Nataki Hewling
Nataki Hewling
Nataki Hewling
Nataki Hewling
Nataki Hewling
Nataki Hewling

This project began after I photographed an elder—a distinguished Black gentleman. I remember thinking that it was rare to see a healthy and happy elderly Black man. “Why was that?” I thought. After further exploration, I came to the conclusion that Black males over the age of 80 were like an “endangered species.” If we didn’t protect their lives in their prime from violence, police brutality, incarceration, as well as physical and mental health conditions caused by living stressful unfulfilled lives, then they’d eventually become non-existent.

I decided to go out into the community and look for men over 70 to photograph. To my dismay, I discovered that my assumption had truth to it. Though I did find a few great gentlemen. One shared this quote that drove me to continue the work: “I’m here because I was saved by grace; we don’t deserve any bragging rights.”

This visual story sends the message that our communities need Black male elders to nourish our ecosystems. We need to go the distance to protect their lives.

I’d like to give thanks to all of the men involved in helping me tell this story.

Artist Bios

  • Nataki Hewling

    Nataki Hewling has been a photo professional for over 20 years. She has worked as a photo editor/researcher and photographer for top publishing and media houses including Scholastic Inc., TIME Inc., Meredith Corp., and currently The Week Junior. While at TIME, Hewling photographed notables such as Newbery Medal winner Kwame Alexander, author Chelsea Clinton, Pharrell Williams, the Jonas Brothers, Miley Cyrus, and many more. As the owner of HERShot Productions, LLC, Hewling has acquired a diverse clientele that continues to grow. Her recent work can be seen inside the print and web editions of the New York Daily NewsCity & State New YorkCrain’s New York, and the Staten Island Advance. Hewling also founded HERShot NYC in 2018, a grant-funded program to empower young girls to tell visual stories that educate, entertain, and inform their communities.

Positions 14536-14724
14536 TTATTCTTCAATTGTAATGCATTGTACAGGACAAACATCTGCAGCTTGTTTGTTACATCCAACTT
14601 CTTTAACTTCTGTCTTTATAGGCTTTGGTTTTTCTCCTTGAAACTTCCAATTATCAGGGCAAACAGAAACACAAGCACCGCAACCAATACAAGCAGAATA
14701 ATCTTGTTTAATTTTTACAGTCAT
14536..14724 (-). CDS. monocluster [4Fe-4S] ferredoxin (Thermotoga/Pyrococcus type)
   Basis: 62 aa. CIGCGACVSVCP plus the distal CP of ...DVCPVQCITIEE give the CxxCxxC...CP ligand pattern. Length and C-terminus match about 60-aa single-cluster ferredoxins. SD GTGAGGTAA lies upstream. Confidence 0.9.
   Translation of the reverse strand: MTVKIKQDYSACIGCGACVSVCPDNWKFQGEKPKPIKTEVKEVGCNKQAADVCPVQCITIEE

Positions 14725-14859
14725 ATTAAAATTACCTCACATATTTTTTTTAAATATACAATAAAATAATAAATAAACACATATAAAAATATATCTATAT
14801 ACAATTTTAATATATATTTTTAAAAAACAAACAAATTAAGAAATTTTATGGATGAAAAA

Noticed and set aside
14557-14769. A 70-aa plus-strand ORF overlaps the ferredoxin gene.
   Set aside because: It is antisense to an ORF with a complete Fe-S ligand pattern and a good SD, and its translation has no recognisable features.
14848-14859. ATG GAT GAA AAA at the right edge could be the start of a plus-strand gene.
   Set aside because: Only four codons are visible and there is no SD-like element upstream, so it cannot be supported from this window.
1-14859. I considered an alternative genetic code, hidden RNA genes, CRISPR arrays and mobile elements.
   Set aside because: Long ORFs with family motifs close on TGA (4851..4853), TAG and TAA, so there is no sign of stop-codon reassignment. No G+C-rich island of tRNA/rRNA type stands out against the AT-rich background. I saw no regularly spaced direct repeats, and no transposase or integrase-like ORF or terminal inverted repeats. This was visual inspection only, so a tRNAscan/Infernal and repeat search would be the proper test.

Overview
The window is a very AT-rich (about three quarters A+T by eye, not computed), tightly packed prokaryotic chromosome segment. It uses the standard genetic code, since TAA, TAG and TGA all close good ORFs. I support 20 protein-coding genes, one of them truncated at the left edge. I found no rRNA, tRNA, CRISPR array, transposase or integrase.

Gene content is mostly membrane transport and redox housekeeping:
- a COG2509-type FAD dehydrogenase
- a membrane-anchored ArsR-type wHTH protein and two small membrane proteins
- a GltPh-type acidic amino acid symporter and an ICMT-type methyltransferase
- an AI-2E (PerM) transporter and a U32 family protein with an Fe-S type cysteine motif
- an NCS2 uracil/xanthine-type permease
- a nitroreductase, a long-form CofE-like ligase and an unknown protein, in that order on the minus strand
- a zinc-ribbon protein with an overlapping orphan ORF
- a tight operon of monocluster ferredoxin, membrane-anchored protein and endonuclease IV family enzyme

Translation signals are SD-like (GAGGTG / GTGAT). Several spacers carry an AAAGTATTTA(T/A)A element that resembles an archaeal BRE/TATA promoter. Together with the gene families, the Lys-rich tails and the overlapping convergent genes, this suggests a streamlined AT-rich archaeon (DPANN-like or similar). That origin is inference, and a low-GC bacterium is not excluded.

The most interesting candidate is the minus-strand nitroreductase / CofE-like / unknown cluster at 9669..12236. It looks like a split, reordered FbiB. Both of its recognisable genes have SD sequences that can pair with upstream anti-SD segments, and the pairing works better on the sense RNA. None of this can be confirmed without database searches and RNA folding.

• The Alice Austen House

    The Alice Austen House

    A vibrant cultural center, the Alice Austen House keeps the bold spirit of the early American photographer alive by presenting changing exhibitions of Austen’s pioneering historic photographs as well as contemporary photography, while also providing education programs for students, and offering a range of cultural programs for the public. A Victorian Gothic Cottage that was Austen’s home serves as the museum — located in a nationally-landmarked park on the shore of Staten Island, near the Verrazano-Narrows Bridge with sweeping views of Brooklyn and Lower Manhattan. The Alice Austen House and grounds are owned by the New York City Department of Parks and Recreation, operated by the Friends of Alice Austen House Inc. 501(c)(3) non-profit organization, and a member of the Historic House Trust. The Alice Austen House is a New York City and national landmark, on the Register of Historic Places, and a member of the National Trust for Historic Preservation’s distinctive group of Historic Artists’ Homes and Studios. In 2017, we updated our designation to become a national site of LGBTQ history.

Saved By Grace

 archive : 2021

Featuring: Nataki Hewling

Curated by: Paul Moakley Victoria Munro

Presented by: The Alice Austen House
  • The Alice Austen House
View Location Details Number 57 on the official photoville map Click to download this year's map South Beach Promenade

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